Stuckness: Medical Spending

Stuckness: Medical Spending

One sometimes hears that medical care costs more in the U.S. than in any of the world’s other industrialized countries. That’s an accurate statement, and there’s nothing like a graph to underline the message. In the graph below, I use data on 20 OECD countries to illustrate yet another aspect of American stuckness.

(OECD = Organization for Economic Co-operation and Development. Founded in 1960.)

Measured as a percent of GDP, what America spends on medical care is anywhere from forty-five percent higher to well over a hundred percent higher than any other country’s medical spending.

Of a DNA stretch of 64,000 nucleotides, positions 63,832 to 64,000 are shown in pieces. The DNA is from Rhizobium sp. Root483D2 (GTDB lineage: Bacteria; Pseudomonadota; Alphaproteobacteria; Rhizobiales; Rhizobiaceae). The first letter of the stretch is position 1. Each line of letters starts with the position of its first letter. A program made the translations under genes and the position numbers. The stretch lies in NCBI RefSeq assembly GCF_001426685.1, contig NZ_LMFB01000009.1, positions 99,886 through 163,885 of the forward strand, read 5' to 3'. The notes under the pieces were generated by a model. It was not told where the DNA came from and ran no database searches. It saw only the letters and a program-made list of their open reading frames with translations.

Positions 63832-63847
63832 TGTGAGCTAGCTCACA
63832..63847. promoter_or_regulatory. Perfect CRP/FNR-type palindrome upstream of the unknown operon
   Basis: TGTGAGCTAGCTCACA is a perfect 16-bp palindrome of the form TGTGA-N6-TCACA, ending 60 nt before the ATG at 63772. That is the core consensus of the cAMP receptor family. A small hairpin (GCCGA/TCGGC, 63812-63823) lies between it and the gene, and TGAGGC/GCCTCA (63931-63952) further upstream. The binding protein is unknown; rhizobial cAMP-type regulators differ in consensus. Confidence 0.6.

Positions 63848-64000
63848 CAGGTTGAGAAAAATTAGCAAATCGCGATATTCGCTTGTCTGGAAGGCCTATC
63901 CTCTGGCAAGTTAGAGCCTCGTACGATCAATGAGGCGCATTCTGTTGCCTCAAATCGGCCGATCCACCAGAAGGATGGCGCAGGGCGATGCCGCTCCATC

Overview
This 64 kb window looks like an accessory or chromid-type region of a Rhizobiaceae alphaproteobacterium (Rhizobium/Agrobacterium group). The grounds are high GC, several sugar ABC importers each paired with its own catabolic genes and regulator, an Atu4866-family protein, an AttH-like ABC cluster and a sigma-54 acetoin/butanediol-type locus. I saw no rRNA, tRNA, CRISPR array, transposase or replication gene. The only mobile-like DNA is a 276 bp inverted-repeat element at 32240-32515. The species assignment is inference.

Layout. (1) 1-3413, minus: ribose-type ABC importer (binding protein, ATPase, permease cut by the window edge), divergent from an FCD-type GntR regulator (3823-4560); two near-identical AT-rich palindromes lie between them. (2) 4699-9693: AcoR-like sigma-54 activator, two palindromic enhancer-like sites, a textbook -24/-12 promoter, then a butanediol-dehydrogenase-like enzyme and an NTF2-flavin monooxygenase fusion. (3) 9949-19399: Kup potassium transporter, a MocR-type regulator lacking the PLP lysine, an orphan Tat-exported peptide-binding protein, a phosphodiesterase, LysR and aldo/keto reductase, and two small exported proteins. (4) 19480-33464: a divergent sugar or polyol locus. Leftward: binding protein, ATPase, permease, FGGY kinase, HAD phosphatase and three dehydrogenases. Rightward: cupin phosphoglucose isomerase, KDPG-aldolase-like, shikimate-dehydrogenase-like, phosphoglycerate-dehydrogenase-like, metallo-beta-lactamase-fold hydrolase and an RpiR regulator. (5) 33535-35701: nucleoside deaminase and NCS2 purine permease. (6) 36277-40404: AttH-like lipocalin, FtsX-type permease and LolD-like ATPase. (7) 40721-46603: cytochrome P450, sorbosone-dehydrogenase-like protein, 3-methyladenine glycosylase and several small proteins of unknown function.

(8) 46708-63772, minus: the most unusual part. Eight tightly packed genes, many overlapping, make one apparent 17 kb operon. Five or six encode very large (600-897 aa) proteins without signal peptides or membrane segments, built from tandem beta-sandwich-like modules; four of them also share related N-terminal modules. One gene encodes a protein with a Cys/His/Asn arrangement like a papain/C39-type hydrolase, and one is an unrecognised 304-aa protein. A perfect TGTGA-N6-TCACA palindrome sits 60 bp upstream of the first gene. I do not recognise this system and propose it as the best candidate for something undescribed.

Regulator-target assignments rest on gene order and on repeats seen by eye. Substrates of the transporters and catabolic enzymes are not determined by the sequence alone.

South Korea, at 6.9% of GDP for medical care, does the best of the countries on this chart. The Netherlands, at 11.1% of GDP for medical care, is the second most costly, and next to the bottom. At the very bottom one sees the USA, at 16.4% of GDP.

As you examine this chart, remember that America's spending total reflects an era when the size of this country's senior cohort has not yet exploded. What trends in total medical spending might America experience as the size of the nation’s senior population almost doubles?

Since our politicians don’t have a real answer, most of them have crossed their fingers and imagined that healthcare for the nation’s elderly won’t be too expensive. Think of this as Stuckness on a truly grand scale.